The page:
Many thanks to SWLing Post contributor, Ron, who shares a link to Jack Berg Sales–a company specializing in New In Box (NIB) vintage electronics.

Ron points to one radio example in the Berg inventory, the Americana 10 Transistor AM Portable Pocket Radio:

 

The price is a very reasonable at $35.00 US plus $8.00 shipping and handling. Click here to view.

Jack Berg has dozens of other radios and electronics, though. It’s like walking through a vintage vault.

As Ron points out, Berg would probably make much more profit posting these vintage gems on eBay, but fortunately for us they do not.

It doesn’t appear Jack Berg does online ordering, which could make purchasing from outside the US quite complicated. In fact, they request a money order or cashier’s check sent to their office in El Paso, Texas.

(Side note: I honestly can’t think of the last time I purchased something from a company by sending in a money order or cashiers check.)

I suppose it would make sense to contact Jack Berg via email or phone (915-532-4519) to make sure your order can be fulfilled.

Additionally, there is no warranty of any sort.

These are NIB units and are untested. There’s a decent chance some radios may not function without replacing a capacitor or two and using a little DeOxit on switches and pots. For me, it’s worth the risk.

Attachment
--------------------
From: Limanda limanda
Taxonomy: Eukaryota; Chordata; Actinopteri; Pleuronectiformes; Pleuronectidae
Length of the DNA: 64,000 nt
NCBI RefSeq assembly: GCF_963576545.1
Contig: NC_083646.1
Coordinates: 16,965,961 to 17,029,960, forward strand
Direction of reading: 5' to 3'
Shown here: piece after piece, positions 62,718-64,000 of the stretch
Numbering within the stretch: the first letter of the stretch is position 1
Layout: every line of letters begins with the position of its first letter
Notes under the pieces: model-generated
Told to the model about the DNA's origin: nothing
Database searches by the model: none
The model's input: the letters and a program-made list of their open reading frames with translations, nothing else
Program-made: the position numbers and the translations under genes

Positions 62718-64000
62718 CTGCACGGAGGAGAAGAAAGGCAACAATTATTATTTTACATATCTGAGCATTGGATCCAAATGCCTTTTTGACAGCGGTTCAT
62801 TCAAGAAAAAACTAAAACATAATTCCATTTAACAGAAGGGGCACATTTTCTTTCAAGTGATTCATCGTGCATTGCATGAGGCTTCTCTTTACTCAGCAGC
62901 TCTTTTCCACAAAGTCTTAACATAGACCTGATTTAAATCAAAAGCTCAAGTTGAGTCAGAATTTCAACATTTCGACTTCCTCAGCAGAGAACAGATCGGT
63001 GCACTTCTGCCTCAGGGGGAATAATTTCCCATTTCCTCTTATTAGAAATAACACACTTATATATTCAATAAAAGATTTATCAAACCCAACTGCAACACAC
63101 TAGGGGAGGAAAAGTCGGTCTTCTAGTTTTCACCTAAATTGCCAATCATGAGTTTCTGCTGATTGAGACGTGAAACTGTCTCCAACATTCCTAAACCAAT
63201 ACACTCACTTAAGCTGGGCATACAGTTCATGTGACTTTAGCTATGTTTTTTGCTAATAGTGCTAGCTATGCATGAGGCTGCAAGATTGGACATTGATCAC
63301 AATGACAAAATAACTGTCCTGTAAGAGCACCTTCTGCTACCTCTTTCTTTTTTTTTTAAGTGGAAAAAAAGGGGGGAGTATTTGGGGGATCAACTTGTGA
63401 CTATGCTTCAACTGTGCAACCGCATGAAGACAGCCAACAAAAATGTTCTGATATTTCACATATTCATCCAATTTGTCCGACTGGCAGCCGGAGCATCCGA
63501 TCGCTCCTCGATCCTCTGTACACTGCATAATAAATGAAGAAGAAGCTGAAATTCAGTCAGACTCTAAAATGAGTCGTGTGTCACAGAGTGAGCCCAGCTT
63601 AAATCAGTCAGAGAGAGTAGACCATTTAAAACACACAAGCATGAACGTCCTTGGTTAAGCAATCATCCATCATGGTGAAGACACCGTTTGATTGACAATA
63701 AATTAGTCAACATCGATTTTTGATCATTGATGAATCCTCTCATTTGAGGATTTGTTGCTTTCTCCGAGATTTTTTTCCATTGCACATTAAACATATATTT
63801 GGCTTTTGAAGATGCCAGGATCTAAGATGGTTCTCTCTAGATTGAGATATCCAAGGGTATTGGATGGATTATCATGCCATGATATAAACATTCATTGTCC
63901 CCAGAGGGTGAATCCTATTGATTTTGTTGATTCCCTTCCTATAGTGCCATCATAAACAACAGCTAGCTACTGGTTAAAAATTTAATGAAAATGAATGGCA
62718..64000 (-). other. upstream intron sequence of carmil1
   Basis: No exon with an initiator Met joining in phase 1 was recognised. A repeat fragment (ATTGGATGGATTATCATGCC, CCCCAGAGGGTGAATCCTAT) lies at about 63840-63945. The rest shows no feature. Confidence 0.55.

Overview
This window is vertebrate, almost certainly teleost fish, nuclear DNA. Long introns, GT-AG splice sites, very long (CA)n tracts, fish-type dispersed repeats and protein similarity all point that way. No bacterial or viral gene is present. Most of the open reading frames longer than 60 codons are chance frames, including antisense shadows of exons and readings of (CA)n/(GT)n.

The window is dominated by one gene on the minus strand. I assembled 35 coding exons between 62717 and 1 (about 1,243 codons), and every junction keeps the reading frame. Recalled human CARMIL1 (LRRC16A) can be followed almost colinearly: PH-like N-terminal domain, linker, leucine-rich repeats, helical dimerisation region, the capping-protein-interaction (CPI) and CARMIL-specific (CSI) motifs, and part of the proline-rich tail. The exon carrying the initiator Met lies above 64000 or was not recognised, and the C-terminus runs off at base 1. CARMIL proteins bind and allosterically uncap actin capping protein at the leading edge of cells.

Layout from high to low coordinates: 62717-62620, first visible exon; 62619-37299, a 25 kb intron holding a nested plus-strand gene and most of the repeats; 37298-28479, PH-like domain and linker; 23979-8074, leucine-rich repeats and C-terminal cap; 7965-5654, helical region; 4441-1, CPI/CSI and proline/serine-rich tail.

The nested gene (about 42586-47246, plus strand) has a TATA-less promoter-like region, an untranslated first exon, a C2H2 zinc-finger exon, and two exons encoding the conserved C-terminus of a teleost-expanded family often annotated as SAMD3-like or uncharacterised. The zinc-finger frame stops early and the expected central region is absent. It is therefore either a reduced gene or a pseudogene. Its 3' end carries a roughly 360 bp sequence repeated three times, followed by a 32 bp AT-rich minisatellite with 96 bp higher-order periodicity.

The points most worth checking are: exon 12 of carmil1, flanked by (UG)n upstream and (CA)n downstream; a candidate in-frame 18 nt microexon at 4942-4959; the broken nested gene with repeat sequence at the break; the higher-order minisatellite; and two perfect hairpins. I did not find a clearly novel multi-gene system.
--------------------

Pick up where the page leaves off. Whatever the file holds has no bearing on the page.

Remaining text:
Click here to browse Jack Berg Sales full radio inventory. 

Post readers: please comment if you’ve ever purchased from Jack Berg.  How was your experience? See any particularly amazing models in the inventory? I bet many of the AM radios have decent ferrite bars inside!

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eBay: One seller lists collection of over 400 portable radios

eBay-Transistor-Radios

Many thanks to SWLing Post contributor, Max Youle, who writes:

Spotted this today, 463 vintage radios from one seller.
Makes your mouth water!

Click here to view on eBay.

Wow–that is a serious collection! Each item contains few details, but the seller has a good rating and appears to ship worldwide from the Netherlands. There are a few good Sony and Panasonic models in that lot, too! Not everything is “rare” as the descriptions imply, but some are pretty unique and all seem to be in good condition.

Thanks for the tip, Max!